What’s one of the spookiest things about Halloween? The costs.
On the surface, it doesn’t seem daunting—it isn’t a gift-giving holiday, after all—but when you make a list and add up all of the expenses, reality hits. Between costumes, decorations and the bags of candy doled out to fairy princesses, superheroes and zombies, your Halloween financial expenses could max out your budget.
Read on for some cost-saving tips for a financially fun Halloween.
Store-bought Halloween costumes can be pricey, and—let’s face it—oftentimes uninspired. There are plenty of alternatives (for kids and adults), and you don’t need to be an expert with the sewing machine, either.
Well before October 31, take to social media or your community’s Facebook page and post you’re looking to swap Halloween costumes. Like you, your friends and neighbors probably have a few years’ worth of costumes—worn once!—collecting dust in a closet, attic or basement. The firefighter costume that your friend’s son wore in 2015 hasn’t gone out of style, and it could be the perfect fit for your child.
If you don’t come up with a match in your community swap, Grandma probably has some great costume jewelry to transform your child into a rich lady, and Grandpa could have some fishing gear to turn you—or your little one—into an ace angler. Thrift shops also have great finds, such as a trench coat, hats and sunglasses.
And don’t sell yourself short when it comes to making your own inexpensive costume. Check out Pinterest, where we found endless ideas. One of our favorites for a group of friends going to a Halloween party: the gang from “The Big Bang Theory.” A Sheldon T-shirt, a Raj dickie or Bernadette glasses are low in cost and big in the wow factor as a group.
Those inflatable pumpkins and black cats on the front lawn are cute, but the price tags are also overinflated. Why buy expensive decorations when there are dozens of blogs and home improvement websites dedicated to giving you do-it-yourself ideas? Like creating your own haunted house!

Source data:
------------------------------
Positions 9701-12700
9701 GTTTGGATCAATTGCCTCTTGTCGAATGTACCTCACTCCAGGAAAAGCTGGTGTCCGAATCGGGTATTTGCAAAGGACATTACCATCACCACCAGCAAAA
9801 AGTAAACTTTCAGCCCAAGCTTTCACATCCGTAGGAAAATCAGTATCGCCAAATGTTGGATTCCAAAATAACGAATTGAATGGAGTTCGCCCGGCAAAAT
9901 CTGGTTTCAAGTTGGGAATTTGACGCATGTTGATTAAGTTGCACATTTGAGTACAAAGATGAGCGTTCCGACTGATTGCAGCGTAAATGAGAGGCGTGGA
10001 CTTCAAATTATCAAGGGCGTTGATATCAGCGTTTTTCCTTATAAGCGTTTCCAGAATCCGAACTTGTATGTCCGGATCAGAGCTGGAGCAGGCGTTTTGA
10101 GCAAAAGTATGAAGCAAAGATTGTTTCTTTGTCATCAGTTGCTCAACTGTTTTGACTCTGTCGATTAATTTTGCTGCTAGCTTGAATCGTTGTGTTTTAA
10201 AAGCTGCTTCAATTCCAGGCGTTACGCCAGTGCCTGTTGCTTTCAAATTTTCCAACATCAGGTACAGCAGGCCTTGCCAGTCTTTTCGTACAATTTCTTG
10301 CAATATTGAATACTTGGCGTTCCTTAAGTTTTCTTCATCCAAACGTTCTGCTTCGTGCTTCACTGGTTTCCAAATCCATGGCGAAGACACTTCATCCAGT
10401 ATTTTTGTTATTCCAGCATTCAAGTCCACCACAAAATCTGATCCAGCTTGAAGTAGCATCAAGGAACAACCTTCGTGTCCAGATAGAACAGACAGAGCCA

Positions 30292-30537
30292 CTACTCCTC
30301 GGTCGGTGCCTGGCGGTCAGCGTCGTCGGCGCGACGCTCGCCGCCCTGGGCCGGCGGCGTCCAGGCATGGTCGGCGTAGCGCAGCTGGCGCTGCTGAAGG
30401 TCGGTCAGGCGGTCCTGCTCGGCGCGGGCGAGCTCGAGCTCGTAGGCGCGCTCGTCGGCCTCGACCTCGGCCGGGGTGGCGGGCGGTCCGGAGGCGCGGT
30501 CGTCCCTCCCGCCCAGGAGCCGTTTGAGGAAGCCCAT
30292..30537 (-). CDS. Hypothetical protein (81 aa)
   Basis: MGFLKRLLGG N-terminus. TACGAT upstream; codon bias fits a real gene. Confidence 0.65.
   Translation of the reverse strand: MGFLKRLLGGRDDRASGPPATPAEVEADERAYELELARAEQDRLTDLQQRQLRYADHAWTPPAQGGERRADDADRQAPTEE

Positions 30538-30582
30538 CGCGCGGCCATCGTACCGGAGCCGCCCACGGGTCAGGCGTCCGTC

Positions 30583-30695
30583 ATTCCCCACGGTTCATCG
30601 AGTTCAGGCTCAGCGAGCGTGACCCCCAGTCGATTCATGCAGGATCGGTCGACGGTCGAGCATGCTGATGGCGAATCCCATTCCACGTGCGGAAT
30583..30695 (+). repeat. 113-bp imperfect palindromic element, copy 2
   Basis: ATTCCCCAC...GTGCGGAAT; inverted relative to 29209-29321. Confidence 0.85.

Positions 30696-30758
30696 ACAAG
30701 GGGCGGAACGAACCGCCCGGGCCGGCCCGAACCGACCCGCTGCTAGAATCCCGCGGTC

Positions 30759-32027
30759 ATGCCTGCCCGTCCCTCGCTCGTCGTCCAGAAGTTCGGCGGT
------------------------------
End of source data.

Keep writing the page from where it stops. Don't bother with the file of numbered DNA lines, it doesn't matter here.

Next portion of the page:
Start at the front door: Take an old sheet or pillowcase, add some filling—old newspapers or even dryer lint are great (and free)—to make a head and draw on some spooky eyes; you have a ghost to greet your trick-or-treaters. Surround him with spider webbing from the party store and turn your potted plants into a graveyard. Cut up a white poster board and add creepy messages using your black marker, then stick your tombstones into your plants.
Move the decorating inside, where you can cut bats out of black felt and hang them from a doorway or ceiling, paint your pumpkins with glow-in-the-dark paint (cut some of the leftover black felt into eyes and mouths, and attach them to the pumpkin with a glue gun), or cut orange construction paper into pumpkins and attach them onto a clothesline to make a pumpkin garland.
The best part about DIY decorating? You can do this with your family and turn it into a holiday tradition. When the kids are little, make a few each year to add to your collection. When they leave the nest, give them the collection to use in their own homes, especially if they start their own families.
When it comes to Halloween, don’t feel that you must keep up with the Joneses. Just because the next-door neighbors give out full-sized candy bars, doesn’t mean you must. For kids, Halloween is more about the thrill of the hunt and the experience than it is the candy. Really.
To save money, opt for the less expensive lollipops. Or use portion control. Give every trick or treater just one—not a handful.
Or better yet, why not come up with a candy alternative? Your local dollar store typically has Halloween-themed pencils in a pack of eight or 10, or so, for a dollar. Kids love fun pencils, and parents will appreciate less sugar.
Halloween should be a fun day without stress. With some planning, you can accomplish this, and at little cost. Now isn’t that a treat?
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